This is a French Haviland & Co Limoges hard paste porcelain (fine china) three piece covered butter dish with a pierced hole insert. The pattern is Old Blackberry. The date is circa 1876 – 1889.
The butter is 3 ½” high to the top of the finial and 5 ¼” by 5 ¼”; it is in a square shape.
There is gold trim on the finial which shows minimal age wear.
There are no chips, nicks, cracks or crazing. There may be a few glaze marks due to the manufacturing process.
The green underglaze mark is H&Co underscored by L. The blue overglaze factory decorating mark is Haviland & Co Limoges inside a double circle.
The descriptive text that follows, in which I write about Haviland’s pattern, Old Blackberry, will be repeated in all of the listings I have in which I am selling this specific dinnerware. You can do a search within my shop for “Haviland Old Blackberry” to view all of the listings.
Old Blackberry is a multifloral, or botanical transfer decoration of Haviland china, and produced mostly in the 1870s and 1880s. The worker at the factory had the freedom on how to decorate each piece with the cut-out transfers, given a few parameters so as to keep the dishes looking uniform within a set, but each piece within the set would be unique. This artistic freedom was mostly with respect to choice and placement.
Dr. Rorex undertook some research and identified the multiflorals in the following 12 patterns: 1)Blackberry, with stems, thorns, leaves, flowers and fruit; 2)Tulip, with leaves and with violets and ground ivy; 3)Morning glory; 4)Honeysuckle; 5)Poppy, with wheat, cornflowers and another French flower; 6)Anemone; 7)Double buttercup or Ranunculus; 8)Rose; 9)Carnation; 10)Chrysanthemum; 11)Coneflower and 12)Double Mock-Orange. All of these patterns make a multifloral pattern, and this specific multifloral is called Old Blackberry.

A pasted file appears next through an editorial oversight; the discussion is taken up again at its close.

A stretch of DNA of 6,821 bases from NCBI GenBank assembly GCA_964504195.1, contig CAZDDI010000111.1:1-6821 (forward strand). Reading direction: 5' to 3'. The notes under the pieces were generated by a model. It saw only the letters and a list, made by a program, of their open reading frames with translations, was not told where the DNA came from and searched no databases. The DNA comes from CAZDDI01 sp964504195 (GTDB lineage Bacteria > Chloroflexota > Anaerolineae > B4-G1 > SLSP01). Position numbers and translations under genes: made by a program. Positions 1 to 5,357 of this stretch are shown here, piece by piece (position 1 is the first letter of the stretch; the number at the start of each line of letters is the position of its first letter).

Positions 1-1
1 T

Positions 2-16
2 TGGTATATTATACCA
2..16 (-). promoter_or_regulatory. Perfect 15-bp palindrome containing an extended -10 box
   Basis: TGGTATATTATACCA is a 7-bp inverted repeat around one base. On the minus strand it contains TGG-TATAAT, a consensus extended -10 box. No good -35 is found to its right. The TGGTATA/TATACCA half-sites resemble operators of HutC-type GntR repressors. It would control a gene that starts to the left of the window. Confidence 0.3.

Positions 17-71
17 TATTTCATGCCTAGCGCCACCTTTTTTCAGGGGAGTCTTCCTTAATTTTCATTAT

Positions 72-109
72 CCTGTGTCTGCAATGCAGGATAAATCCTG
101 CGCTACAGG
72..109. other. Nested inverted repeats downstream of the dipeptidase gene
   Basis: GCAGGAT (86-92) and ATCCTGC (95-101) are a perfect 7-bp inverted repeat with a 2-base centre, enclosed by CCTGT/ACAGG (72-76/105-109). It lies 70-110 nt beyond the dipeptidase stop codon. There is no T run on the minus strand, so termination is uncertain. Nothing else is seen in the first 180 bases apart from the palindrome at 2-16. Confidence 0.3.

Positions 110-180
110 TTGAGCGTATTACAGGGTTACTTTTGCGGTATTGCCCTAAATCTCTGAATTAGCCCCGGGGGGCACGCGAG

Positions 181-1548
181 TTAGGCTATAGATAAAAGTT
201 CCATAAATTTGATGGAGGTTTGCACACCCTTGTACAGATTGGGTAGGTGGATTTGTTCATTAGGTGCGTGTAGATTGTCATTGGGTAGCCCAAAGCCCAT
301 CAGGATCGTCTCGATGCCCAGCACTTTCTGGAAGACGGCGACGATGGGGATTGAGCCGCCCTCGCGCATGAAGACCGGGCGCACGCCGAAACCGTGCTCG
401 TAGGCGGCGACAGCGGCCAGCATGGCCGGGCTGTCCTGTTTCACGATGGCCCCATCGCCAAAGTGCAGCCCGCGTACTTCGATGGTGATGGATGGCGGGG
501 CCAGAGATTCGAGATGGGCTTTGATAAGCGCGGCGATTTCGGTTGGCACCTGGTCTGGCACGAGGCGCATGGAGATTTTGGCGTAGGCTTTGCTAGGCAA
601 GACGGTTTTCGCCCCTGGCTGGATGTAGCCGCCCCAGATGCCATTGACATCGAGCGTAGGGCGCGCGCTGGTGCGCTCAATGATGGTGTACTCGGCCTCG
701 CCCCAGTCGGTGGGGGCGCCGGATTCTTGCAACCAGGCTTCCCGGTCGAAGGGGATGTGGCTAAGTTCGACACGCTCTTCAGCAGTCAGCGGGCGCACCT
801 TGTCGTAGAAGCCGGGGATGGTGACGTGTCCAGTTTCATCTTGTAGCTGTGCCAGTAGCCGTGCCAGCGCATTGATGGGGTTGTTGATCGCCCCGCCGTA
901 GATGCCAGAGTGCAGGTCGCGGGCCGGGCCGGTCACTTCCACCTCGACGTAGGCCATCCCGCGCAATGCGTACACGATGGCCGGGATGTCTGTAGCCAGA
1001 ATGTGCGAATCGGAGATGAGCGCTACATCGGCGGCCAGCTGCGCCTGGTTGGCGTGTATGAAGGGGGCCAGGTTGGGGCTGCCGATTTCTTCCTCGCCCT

Any one dish may have several of the multifloral patterns. Not each dish may have a blackberry on it.
There is a color scheme, with some patterns having a more somber hue and other patterns having a brighter hue. The patterns are outlined in a dark brown. The major colors are tan, brown, ocher, pale blue, and brown-green. Sometimes the colors are a shaded variation, like pale gray instead of pale blue, or more yellow than tan. Not all colors may be on a dish, and if there is a set, if a pattern is repeated, the colors may be different for the pattern from one dish to the other dish so as to show the uniqueness of this decoration.
French Haviland Limoges Square Covered Butter Dish w Insert Old Blackberry c 1876 – 1889
USPS Priority Mail
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